“Church synagogue have failed. They must repent….We forfeit the right to worship God as long as we continue to humiliate Negroes,” Rabbi Abraham Joshua Heschel telegraphed to President John F. Kennedy on July 16, 1963. Heschel called on the president to declare a “state of moral emergency.”

Heschel told Kennedy that race problems were “like the weather: Everybody talks about it but nobody does anything about it.” He then asks the president to issue a variety of demands:

Please demand of religious leaders personal involvement not just solemn declaration. We forfeit the right to worship God as long as we continue to humiliate Negroes. Church synagogue have failed. They must repent. Ask of religious leaders to call for national repentance and personal sacrifice. Let religious leaders donate one month’s salary toward fund for Negro housing and education. I propose that you Mr. President declare state of moral emergency. A Marshall plan for aid to Negroes is becoming a necessity. The hour calls for moral grandeur and spiritual audacity.
— telegram can be found here, along with additional study resources on related topics from the American Jewish World Service’s “on1foot” pages.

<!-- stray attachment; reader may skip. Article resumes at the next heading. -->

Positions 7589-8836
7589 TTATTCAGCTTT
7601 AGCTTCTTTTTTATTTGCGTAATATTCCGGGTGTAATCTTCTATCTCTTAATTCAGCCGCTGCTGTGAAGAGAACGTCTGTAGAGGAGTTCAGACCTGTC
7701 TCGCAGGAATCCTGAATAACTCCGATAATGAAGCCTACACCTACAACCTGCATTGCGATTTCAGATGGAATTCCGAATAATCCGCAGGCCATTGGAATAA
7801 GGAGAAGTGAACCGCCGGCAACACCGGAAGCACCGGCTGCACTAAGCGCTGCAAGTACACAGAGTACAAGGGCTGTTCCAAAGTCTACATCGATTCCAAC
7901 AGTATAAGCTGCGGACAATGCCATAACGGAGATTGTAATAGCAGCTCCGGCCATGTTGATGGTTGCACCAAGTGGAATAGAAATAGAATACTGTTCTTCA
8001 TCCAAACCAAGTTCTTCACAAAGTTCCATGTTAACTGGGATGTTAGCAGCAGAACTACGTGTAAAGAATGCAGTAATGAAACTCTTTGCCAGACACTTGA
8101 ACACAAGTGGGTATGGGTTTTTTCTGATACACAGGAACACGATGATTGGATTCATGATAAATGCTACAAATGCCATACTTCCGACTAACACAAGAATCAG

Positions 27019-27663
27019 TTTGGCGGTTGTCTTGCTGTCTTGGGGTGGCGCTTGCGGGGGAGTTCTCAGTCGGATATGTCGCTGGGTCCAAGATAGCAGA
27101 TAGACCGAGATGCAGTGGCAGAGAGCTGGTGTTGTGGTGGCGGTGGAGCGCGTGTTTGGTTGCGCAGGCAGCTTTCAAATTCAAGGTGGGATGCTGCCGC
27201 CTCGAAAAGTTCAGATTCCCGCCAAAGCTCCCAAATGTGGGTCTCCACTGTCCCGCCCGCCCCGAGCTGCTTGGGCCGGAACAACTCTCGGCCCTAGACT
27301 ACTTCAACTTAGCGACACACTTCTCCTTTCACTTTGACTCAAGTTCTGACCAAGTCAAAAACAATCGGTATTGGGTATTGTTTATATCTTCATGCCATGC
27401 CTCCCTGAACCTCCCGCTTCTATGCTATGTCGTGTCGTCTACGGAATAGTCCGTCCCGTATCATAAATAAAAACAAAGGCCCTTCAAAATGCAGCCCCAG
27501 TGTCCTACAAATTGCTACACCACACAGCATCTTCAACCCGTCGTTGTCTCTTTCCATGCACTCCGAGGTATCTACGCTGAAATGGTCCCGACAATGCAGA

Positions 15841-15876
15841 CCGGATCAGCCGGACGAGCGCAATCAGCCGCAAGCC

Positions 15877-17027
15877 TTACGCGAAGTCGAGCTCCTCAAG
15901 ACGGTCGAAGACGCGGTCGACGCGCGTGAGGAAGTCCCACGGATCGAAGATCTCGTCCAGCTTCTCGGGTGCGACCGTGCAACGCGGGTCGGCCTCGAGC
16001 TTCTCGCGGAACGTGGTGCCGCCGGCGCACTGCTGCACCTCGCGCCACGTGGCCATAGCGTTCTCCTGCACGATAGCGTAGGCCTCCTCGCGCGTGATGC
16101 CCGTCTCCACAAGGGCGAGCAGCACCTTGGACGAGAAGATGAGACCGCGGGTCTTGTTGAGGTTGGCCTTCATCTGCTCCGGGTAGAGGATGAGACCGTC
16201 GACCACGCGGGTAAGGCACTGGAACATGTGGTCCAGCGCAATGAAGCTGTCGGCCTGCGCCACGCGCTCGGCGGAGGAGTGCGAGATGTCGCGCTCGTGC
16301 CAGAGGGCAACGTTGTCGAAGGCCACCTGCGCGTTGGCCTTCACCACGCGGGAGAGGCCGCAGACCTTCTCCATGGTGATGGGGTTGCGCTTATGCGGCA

Fifty years later, some of Heschel’s suggestions may sound odd. Do we ever speak of “national repentance,” for example? But his call for declaring a “moral emergency” in this country seems all too appropriate:

  • police brutality is a both a legal and a moral emergency;
  • suppression of the press is a constitutional emergency;
  • and the underlying racism is an emergency on every level.

Is any Jewish, or other faith, leader making a similar call at this time? (Please share any such.)

Perhaps individual faith community members must call out to their leaders. And I think we can start by asking our faith communities to ensure that Ferguson MO — and every other police department in this country — gets the message: “The whole world is watching.”